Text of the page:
In 1954, Dave Brubeck — “Cool Jazz” icon and noted architecture obsessive — hired architect Beverley David Thorne to design a steel-framed cantilevering house in Oakland. But Brubeck’s East Coast touring schedule didn’t leave a lot of time for him to enjoy his California “house in the sky.” So, in 1961, he and his wife Iola bought 7.5 acres of steep forested land in Wilton, Connecticut.
Brubeck chose Thorne for his experience building on unusual, tricky terrain — his portfolio also includes the Bay Area Case Study House that hangs over a slope with a giant rear deck. According to Chris Brubeck, one of Dave Brubeck’s six children, Thorne’s Connecticut design was like Brubeck’s Oakland house “on steroids” — with an unassuming facade built for seclusion. “There’s not one window that faces the street,” he says, “making the home completely private. But when you walk in, there are two stories of glass that explode out onto the garden view.”
The Japanese influence was a decision Thorne and Brubeck came to together. For his part, Brubeck traveled the world as a U.S. State Department–sanctioned “Jazz Ambassador” in the late 1950s and later recorded several albums — including Jazz Impressions of Japan — influenced by his experiences abroad. Finding inspiration in traditional Japanese architecture, Thorne wanted the house to mesh with the surrounding land, not combat it. The rooms look out onto zen gardens, a waterfall, and a pond with a fountain and bright red bridge.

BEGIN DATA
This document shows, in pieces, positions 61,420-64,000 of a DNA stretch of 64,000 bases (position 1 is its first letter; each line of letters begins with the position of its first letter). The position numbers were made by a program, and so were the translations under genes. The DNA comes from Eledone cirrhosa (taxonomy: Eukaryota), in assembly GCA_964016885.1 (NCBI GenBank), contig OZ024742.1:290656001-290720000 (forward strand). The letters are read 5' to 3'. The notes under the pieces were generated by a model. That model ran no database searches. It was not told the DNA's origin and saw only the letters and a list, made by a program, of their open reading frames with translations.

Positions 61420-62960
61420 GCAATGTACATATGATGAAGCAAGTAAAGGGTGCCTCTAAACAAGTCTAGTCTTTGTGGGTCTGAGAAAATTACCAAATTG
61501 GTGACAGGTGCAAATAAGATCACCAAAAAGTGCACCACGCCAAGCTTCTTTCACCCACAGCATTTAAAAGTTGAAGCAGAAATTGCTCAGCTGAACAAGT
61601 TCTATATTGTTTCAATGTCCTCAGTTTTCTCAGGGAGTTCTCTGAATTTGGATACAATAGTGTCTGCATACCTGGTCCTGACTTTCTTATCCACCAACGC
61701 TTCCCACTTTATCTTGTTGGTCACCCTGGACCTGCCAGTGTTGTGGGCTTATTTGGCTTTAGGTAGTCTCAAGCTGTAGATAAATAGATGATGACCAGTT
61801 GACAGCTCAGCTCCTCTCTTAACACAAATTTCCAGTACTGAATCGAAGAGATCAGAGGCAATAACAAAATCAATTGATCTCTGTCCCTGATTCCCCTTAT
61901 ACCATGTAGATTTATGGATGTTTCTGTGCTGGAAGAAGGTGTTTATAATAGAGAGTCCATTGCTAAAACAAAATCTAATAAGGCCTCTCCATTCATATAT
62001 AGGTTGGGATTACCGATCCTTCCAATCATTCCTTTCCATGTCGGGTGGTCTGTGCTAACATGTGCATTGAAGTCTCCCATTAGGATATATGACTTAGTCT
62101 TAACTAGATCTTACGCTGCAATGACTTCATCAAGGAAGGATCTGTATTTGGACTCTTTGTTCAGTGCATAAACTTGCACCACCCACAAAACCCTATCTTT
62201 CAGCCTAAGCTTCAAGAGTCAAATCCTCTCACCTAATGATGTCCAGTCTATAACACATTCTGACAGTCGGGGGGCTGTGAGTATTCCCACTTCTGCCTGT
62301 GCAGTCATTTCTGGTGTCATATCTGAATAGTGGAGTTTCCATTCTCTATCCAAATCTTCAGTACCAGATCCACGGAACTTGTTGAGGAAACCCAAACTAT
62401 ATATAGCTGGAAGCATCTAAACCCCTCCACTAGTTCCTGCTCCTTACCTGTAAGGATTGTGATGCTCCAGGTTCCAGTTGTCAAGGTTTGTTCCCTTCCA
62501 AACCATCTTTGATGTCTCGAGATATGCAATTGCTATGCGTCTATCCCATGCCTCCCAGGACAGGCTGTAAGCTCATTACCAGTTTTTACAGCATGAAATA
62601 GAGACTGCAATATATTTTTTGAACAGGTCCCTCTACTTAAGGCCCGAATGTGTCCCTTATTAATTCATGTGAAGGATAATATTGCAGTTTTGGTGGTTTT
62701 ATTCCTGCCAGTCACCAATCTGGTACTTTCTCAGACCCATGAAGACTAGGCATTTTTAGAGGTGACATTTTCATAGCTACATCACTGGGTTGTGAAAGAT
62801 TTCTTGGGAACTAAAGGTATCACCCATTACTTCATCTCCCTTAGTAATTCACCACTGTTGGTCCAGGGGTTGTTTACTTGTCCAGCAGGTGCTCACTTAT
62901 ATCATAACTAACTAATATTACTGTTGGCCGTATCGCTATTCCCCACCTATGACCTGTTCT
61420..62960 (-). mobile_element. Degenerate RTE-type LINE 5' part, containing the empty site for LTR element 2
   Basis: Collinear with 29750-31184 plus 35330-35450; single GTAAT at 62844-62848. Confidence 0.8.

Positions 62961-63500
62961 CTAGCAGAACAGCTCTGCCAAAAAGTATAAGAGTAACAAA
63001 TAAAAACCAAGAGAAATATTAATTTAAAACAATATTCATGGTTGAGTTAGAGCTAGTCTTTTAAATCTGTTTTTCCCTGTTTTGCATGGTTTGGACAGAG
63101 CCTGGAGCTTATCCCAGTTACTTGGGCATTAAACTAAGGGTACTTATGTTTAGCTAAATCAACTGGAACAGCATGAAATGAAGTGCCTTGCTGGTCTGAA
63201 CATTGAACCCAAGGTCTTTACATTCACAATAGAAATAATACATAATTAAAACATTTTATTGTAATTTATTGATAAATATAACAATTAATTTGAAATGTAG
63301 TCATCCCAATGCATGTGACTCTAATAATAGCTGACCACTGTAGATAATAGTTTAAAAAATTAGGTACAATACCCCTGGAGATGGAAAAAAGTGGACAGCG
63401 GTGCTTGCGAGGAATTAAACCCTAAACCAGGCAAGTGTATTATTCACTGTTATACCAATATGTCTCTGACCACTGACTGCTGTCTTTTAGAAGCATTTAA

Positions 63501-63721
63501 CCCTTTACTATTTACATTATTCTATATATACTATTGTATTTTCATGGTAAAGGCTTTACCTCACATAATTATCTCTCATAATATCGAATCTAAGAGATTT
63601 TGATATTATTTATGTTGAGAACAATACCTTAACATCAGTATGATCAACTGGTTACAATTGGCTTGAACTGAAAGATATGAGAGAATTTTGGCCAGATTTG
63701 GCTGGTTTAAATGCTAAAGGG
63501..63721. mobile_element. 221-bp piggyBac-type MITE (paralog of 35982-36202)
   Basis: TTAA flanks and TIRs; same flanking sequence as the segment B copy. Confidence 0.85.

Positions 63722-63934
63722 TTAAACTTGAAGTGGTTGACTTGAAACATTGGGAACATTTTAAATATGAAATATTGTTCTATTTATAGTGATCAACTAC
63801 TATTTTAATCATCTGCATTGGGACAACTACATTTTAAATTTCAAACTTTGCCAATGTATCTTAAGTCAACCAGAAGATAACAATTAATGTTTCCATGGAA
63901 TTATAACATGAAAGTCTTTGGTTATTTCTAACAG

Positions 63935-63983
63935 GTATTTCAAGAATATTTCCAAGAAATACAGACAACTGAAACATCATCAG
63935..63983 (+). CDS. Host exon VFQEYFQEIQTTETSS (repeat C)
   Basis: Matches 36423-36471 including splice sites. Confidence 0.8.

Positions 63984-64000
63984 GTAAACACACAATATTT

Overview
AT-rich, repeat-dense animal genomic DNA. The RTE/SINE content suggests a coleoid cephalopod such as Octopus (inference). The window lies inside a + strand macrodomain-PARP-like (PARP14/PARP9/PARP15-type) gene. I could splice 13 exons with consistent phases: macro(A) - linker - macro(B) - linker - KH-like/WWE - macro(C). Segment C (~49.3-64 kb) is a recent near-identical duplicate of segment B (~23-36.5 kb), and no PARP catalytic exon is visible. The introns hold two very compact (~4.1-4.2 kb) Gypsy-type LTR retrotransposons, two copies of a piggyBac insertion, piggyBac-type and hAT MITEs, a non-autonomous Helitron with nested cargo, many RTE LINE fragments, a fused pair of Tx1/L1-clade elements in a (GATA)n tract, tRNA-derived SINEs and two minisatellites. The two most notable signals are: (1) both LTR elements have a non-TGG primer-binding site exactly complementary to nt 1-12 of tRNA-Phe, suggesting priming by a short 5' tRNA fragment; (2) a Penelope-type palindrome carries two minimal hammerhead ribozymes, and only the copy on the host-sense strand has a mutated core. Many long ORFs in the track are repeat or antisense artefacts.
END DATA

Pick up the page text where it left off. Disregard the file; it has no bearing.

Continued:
Both Thorne and Brubeck were modernists. Natural stone and wood paneling is everywhere, and a curved stone staircase descends from the kitchen and dining room to a living room with original furniture and light fixtures. Another half-level down is Brubeck’s music studio with 20-foot ceilings, custom built-ins, and a clerestory wall. The shoji screens in the great room were added ten years after the couple moved in. “We used to have these unbelievably tall drapes in there, which didn’t make much sense,” says Chris Brubeck.
Call it the Frank Lloyd Wright effect, but, like so many other mid-century homes built by famous architects, the house feels almost like it has been frozen in time. This feeling may be, in part, because the estate went to the Brubeck children after the musician passed away in 2012, and the family has barely touched the place. There have been no halfhearted attempts to refinish the home in gray paint or shiplap. Instead, the kitchen and bathrooms are painted in oranges and blues reminiscent of the 1960s, and the music room still has three of Brubeck’s pianos and an organ (the instruments, unfortunately, don’t come with the house).